One of the basic fundamentals that all coaches embrace – whether at the youth, travel, or HS level – is that a coach has to give feedback to one’s athletes.
Problem is, it’s rare for a coach to be trained at any level on how to do this. In short, it’s just sort of ̶.... More »
What Can Happen When Parents’ Abuse Chases Away Coaches
By Doug Abrams
The other day, a want-ad of sorts appeared on the computer screen while I was reviewing youth sports articles in the nation’s newspapers. The want-ad was longer than the few-inch ones that typically dominated newspaper clas.... More »
Donating to Youth Before the End of the Year
By Doug Abrams
Headlines and commentary report adult excesses in youth sports with unfortunate regularity, but sometimes a positive story stays with readers for its inspiration. The staying power may last for years.
In 2011, the Simcoe (Ontario, Canada.... More »
Mental Preparation For Young Athletes
A parent asks:
“My child doesn’t seem as mentally ready as some of the other kids in his league. I need concrete ideas on what to say and do to help my child prepare for competition.”
“By failing to prepare, you are preparing to fail.”.... More »
As a sports parent, what do you say to your youngster who has just experienced “the agony of defeat” for the first time in their very young career?
That kind of parental experience inspired sportswriter Sam Weinman to write a new book with the provocative title, WIN AT LOSING: How Our .... More »
Carla Morton, Ph.D., a pediatric neuropsychologist at Cook Children’s Hospital in Fort Worth, Texas, explains that a neuropsychologist has specialized training in how the brain works, and how to measure how a concussion disrupts how the brain function and identify areas in which the child is having difficulty…
Dr. Carla Morton, a pediatric neuropsychologist at Cook Children’s Hospital in Fort Worth, Texas, says a science-based, individualized approach to concussion management is needed because brains and concussions are like snowflakes: no two are the same.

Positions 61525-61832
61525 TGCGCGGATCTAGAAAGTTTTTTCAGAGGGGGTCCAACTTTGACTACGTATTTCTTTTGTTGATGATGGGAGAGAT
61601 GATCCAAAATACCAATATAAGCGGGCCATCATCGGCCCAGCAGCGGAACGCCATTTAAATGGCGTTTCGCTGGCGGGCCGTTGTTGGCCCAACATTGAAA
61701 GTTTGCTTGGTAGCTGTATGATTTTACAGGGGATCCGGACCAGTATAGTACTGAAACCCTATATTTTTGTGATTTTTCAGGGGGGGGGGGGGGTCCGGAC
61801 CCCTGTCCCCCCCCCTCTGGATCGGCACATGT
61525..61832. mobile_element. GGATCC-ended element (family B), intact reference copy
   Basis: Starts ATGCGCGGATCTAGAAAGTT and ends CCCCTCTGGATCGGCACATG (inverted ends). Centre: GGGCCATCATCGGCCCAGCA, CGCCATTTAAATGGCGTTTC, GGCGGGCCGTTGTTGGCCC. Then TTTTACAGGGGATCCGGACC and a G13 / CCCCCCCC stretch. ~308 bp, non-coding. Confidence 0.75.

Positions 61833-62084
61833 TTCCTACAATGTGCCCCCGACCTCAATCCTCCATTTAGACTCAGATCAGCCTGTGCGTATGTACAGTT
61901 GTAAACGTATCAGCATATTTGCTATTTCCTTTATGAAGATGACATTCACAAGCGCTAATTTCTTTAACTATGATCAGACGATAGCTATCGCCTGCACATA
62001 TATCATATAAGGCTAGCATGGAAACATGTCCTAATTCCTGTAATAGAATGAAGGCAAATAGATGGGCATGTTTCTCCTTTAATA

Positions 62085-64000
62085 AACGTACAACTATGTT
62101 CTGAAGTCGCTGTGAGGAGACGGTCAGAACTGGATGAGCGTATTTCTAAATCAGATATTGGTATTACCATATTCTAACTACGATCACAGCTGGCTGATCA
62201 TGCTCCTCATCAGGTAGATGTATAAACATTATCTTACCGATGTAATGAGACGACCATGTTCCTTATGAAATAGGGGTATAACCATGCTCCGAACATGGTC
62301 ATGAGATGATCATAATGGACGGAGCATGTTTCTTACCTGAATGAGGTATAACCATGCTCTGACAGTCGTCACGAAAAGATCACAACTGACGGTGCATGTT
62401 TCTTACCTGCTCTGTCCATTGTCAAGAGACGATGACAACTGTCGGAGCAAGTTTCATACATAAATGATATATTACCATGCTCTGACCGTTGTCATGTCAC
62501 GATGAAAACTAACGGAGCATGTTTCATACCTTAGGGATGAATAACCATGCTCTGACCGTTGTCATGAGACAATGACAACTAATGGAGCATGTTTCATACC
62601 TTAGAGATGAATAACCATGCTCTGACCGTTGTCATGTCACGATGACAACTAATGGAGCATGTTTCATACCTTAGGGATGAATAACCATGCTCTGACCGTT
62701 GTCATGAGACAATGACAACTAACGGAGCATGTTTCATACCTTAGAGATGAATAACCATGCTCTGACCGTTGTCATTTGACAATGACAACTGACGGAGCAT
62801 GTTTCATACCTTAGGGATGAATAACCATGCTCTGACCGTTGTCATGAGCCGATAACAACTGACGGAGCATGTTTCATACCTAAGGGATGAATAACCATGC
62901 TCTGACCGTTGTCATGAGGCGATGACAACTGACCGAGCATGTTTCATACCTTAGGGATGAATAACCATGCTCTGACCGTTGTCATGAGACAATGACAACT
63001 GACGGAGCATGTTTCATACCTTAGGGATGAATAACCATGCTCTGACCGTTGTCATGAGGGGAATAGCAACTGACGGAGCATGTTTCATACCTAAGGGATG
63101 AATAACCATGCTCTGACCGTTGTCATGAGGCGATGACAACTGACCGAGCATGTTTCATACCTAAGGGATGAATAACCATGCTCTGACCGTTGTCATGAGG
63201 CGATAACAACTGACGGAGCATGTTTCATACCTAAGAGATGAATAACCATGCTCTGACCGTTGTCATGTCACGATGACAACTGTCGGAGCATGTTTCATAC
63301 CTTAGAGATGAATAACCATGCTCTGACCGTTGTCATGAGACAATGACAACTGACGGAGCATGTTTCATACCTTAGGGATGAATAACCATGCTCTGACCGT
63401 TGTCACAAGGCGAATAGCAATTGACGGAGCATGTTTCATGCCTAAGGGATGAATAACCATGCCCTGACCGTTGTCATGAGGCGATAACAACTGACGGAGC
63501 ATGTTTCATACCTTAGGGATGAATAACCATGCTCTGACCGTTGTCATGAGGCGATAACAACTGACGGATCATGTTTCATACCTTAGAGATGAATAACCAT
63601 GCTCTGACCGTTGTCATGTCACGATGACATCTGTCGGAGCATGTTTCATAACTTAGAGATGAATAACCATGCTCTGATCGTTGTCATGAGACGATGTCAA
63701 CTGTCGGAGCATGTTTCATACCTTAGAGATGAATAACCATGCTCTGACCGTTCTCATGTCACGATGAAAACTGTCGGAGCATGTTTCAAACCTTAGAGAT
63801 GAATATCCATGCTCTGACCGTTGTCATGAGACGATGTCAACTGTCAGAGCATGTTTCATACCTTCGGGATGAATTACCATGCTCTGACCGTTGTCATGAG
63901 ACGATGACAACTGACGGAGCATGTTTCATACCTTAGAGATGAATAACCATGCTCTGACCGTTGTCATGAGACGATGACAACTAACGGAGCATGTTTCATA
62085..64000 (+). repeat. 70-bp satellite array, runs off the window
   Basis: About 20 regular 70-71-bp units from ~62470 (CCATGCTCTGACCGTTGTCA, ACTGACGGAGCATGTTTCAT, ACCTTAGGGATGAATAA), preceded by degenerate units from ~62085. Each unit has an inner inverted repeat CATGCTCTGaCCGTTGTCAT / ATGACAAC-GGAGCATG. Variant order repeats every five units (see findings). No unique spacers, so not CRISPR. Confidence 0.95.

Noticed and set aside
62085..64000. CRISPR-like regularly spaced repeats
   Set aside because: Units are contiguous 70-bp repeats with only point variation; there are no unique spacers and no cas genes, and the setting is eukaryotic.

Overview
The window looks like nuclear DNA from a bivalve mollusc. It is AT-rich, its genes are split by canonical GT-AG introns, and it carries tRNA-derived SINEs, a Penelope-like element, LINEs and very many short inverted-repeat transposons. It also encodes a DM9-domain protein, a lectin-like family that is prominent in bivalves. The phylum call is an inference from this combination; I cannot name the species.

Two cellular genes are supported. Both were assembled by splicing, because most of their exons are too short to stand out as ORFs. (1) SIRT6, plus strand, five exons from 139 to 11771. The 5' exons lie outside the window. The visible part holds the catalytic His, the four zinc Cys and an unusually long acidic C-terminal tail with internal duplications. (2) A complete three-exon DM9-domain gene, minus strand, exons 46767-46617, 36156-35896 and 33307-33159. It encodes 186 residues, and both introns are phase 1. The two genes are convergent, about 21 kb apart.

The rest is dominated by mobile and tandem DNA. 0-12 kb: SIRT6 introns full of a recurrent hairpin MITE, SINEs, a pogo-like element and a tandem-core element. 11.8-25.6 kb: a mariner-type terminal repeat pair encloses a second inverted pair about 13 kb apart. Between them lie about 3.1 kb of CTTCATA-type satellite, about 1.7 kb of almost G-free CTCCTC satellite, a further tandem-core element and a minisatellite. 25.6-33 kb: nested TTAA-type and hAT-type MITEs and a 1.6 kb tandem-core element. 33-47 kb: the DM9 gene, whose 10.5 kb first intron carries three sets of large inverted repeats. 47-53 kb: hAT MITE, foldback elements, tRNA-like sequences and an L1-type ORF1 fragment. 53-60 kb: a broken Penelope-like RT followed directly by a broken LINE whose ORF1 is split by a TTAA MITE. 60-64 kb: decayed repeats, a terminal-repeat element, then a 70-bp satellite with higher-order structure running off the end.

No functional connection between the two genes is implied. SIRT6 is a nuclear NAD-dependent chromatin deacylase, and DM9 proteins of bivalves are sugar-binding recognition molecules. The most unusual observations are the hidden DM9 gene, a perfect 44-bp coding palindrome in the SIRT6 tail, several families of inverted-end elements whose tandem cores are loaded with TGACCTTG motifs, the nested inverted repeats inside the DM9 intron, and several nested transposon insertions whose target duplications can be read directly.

Early identification and removal from play in case of suspected concussion is not only critical to avoiding longer recovery and increased risk of serious, potentially catastrophic brain injury, says Elizabeth M. Pieroth, Psy.D, a Board Certified Neuropsychologist, and Associate Director of the Sports Concussion Program at the NorthShore Medical Group, but because an athlete who keeps playing with concussion is more likely to suffer an orthopedic injury and can’t perform as well, so that in staying in the game because they don’t want to let their teammates down they end up letting their teammates down because they don’t play well…
Stay Confident After A Loss
It’s easy to hurt your young athletes’ confidence after a game, saying the wrong things or talking too much about the game, especially if your team lost.
Many kids link their self-esteem with their performance. We don’t want that to happen. Too often, parents say things that sink kids’ confidence and self-esteem after a game…
To listen to the podcast, click on the above arrow. In this episode I am featuring Skye Eddy Bruce of The Institute for Soccer Parenting. Skye is the founder of SoccerParenting.com and a former All-American goalkeeper, professional player and collegiate coach. As a mother of two athletes, she knows what it takes to be a positive soccer mom,…
Most sports-related concussions can be managed by a pediatrician, says Dr. Carla Morton, a pediatric neuropsychologist at Cook Children’s Hospital in Fort Worth, Texas, because they know the child the best. Where is there a need for specialized care, the pediatrician can decide which specialist the child should see.